Why does Jacqueline du Pré maintain her hold on the public imagination, long after she left this world, in a way that very few performing musicians have done in the past? We all know some of the answers. None of us knows all of them. Happily some things are beyond explanation. Meanwhile there are millions who remember that radiance and rejoice in it.
And why have we made a fifth film about Jacqueline du Pré when we had already made four; all of them still alive and well in the world?
There is one reason above all others The world cannot have enough of Jacqueline du Pré. People want to touch that radiance because Jacqueline du Pré sometimes touched them in a way that is as unforgettable as it is unexplainable.
But first, my credentials.
I knew Jacqueline du Pré intimately for 26 years, from the time when she was 16 until the day she died. My first wife, Diana Baikie, was her closest friend and most intimate confidante for many of those years, until she too died much too young, at 39, adding one more unfathomable pain to Jackie's life.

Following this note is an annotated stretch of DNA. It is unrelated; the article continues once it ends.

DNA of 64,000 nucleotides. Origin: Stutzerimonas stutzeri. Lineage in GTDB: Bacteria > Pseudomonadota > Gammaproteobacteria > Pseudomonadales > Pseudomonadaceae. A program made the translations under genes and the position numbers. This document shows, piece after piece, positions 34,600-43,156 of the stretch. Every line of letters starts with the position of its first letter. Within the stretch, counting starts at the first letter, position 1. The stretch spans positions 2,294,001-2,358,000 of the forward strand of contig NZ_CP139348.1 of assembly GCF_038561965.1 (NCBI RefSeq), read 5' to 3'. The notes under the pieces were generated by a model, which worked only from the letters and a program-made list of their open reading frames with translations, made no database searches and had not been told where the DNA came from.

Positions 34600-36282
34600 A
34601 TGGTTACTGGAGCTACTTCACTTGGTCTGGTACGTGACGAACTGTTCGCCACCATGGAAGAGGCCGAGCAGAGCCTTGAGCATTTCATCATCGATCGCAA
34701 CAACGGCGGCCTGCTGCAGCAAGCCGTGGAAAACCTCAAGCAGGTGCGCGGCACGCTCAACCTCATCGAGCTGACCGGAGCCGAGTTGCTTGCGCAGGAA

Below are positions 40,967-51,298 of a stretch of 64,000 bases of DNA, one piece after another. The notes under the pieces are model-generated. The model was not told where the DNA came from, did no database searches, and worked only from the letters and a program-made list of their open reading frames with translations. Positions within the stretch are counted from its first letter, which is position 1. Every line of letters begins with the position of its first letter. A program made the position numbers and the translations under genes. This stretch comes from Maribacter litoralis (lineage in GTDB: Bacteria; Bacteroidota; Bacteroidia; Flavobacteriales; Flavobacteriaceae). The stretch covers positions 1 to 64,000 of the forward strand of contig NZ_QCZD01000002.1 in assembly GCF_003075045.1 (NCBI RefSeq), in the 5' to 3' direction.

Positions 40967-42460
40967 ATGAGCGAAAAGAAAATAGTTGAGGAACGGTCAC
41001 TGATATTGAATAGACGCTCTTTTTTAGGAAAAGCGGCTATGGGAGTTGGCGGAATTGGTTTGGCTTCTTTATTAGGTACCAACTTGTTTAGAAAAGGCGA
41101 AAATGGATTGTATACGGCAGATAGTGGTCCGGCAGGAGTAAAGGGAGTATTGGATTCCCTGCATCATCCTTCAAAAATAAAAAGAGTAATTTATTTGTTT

I made three television films with Jackie when she was at the height of her powers ('Jacqueline du Pré and the Elgar cello Concerto' -- 1967, updated with her collaboration in 1980; 'The Trout' -- 1969; 'The Ghost' -- 1970).
To mark the 50th anniversary of her birth, in 1995, we made a fourth film which we called, 'Remembering Jacqueline du Pré.'
We have just made the fifth 'Who Was Jacqueline du Pré?'
So much for credentials.
My decision to make the new film grew out of an evening which I presented at the Metropolitan Museum in New York, at their invitation, which they entitled Honoring Jacqueline du Pré. The 825 seats of the Grace Rainey Rogers Auditorium were sold out a month ahead of time -- proof enough that public interest remains high.
At the end of the evening I was surrounded by about 60 people and the message that I kept hearing was that it was not enough to do this for 825 people in New York City. I should do it for the world via television.